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Acupuncture and Surgical Recovery

Acupuncture Before and After Surgery: Less Pain and Quicker Recovery 

Elias Lu, DTCM,

Acupuncture Physician

Point of Cure Acupuncture and Electromedicine in Tampa Bay, Florida

Surgical lights
Acupuncture can be used before, during, and after surgery to:
  • Relieve pain and anxiety
  • Decrease the need for opioids
  • Facilitate early ambulation
  • Relax and sleep better
  • Improve gastrointestinal peristalsis and decrease nausea
  • Dial down inflammation
  • Improve blood circulation and decrease swelling
  • Fasten wound healing
  • Reduce cosmetic scars 

Acupuncture Healing

Any surgical procedure, no matter how minor, takes a heavy toll on a person’s health. Pain, nausea, constipation, urinary retention, and other unpleasant symptoms we come to associate with surgery … will do little for a speedy recovery. Many people choose acupuncture to prepare for and recover from all types of surgery – back, shoulder, hip, knee, or abdomen. If you’re concerned about an upcoming surgical procedure and a speedy recovery afterward, consider acupuncture with Point of Cure Acupuncture and Electromedicine in St. Petersburg, Florida.


Does It Actually Work?

Modern science has been trying to understand the physiological mechanisms behind acupuncture for some time. The way we understand things now, acupuncture appears to be effective in treating the following symptoms associated with surgery:



The number one symptom to watch out for after surgery is, of course, pain. Yes, it may be a natural part of the healing process, but in addition to being emotionally draining, poorly controlled pain could lead to immunosuppression, delayed wound healing, increased risk of venous thromboembolism, and increased risk of postoperative infection. Fortunately, acupuncture can ease surgery-related pain quickly and naturally, helping to reduce your reliance on prescription pain medications.


Acupuncture helps with pain by stimulating the central nervous system to release chemicals (endorphins and other bioactive molecules) into the brain, spinal cord, and muscles. These neurotransmitters not only relieve pain but also promote the body's natural healing abilities.


Another way that acupuncture makes it easier for your body to handle pain is by enhancing your mood. Endorphins promote feelings of pleasure and wellbeing – this is akin to what you experience after a favorite meal or when laughing at a good joke.


Perioperative anxiety and stress

Acupuncture helps with pain. But the benefits don’t stop here. When used as a part of pre-op (preparation for surgery) and post-op (rehabilitation after surgery) regimen, acupuncture can also relieve the mental anxiety and tension that surrounds the procedure.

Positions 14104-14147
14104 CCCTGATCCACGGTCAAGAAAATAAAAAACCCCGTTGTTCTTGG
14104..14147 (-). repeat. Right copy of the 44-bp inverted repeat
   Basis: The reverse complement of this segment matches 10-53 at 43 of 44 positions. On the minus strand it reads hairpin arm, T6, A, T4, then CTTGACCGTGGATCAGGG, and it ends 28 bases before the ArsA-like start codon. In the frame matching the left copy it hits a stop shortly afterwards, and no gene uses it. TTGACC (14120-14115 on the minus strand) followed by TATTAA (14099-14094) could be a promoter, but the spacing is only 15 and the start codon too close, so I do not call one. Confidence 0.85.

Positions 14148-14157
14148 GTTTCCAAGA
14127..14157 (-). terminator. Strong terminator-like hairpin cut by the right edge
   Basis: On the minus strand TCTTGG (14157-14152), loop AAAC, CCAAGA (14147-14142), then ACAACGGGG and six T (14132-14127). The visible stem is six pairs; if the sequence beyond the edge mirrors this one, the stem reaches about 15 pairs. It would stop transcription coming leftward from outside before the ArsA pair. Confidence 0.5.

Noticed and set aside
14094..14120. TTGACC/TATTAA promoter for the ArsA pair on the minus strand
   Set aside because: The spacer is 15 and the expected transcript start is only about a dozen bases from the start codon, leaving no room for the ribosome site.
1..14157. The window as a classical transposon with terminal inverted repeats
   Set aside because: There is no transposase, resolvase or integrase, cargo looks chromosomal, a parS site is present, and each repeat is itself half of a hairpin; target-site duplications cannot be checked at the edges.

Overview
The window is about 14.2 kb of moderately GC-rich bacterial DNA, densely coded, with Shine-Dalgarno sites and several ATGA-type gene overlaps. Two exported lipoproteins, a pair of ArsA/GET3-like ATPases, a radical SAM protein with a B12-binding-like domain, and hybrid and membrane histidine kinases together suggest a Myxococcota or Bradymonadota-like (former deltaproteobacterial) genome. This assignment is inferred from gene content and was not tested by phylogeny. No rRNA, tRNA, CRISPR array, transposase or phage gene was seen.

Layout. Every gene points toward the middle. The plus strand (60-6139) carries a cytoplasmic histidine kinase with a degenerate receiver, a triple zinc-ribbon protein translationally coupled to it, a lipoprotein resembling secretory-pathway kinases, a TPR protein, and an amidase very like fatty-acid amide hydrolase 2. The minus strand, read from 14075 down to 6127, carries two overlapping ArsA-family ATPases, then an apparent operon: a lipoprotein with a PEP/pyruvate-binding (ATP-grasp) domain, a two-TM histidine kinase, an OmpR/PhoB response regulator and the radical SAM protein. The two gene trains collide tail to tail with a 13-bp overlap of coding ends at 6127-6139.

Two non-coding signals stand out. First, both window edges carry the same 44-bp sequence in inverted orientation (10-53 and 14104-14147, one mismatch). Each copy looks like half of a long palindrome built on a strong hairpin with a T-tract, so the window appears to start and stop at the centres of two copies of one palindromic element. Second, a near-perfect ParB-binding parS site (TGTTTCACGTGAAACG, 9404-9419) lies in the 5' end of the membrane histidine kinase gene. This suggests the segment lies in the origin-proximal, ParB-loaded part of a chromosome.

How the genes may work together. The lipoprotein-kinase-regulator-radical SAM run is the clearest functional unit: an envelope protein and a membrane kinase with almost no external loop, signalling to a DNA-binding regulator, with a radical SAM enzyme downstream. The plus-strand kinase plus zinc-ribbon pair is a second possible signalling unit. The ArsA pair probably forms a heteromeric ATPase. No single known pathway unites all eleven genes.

Indeed, surgery is a major source of neuroendocrine stress on the body. The sympathetic-adrenomedullary (epinephrine) and hypothalamic-pituitary-adrenocortical (cortisol) systems go haywire breeding widespread inflammation and immunosuppression. Acupuncture plays a protective role by balancing sympathetic and parasympathetic nervous systems and, consequently, decreasing the levels of norepinephrine, renin, cortisol, and aldosterone.


Inflammation and immune function

The stress of anesthesia and the surgery itself could lead to a decline in immune function. Acupuncture downregulates the proinflammatory messengers (TNF-α, IL-1β, IL-6, plasma endothelin) and upregulates the anti-inflammatory ones (IL-2 and IL-10, CGRP), thus blunting inflammation (both at the wound site and body-wide) and immunosuppression.


After-effects of anesthesia

Anyone who’s ever had general anesthesia dreads that feeling of grogginess, nausea, and even vomiting afterwards. Acupuncture appears to shorten the time it takes to wake up and get rid of nausea after surgery. One way it does this is by reducing the plasma concentration of serotonin. Additionally, acupuncture improves blood circulation helping to cleanse your body of anesthesia drugs.


Postoperative ileus

Acupuncture can shorten the recovery of bowel function (the time to first flatus and defecation) through several mechanisms: increasing parasympathetic (vagal) tone, stimulating the intestinal myenteric plexus, and/or activating α7nAChR-mediated cholinergic anti-inflammatory pathways.


Postoperative urinary retention

Acupuncture can promote postoperative bladder function recovery (spontaneous urination) by activating the brainstem (micturition center).


Cardiac function

Acupuncture shows promise in reducing atrial fibrillation after cardiac surgery. The exact mechanisms for acupuncture rhythm control are not well understood but are likely related to its anti-inflammatory and anti-sympathetic effect.


Cognitive function

Postoperative cognitive dysfunction frequently follows anesthesia and surgery. It’s postulated to involve several abnormalities in the brain (hippocampal area) namely neuroinflammation, oxidative stress, mitochondrial dysfunction, blood brain barrier disruption, and amyloid β formation. Acupuncture was found to noticeably improve the postoperative cognitive function by mitigating the above-mentioned pathological mechanism.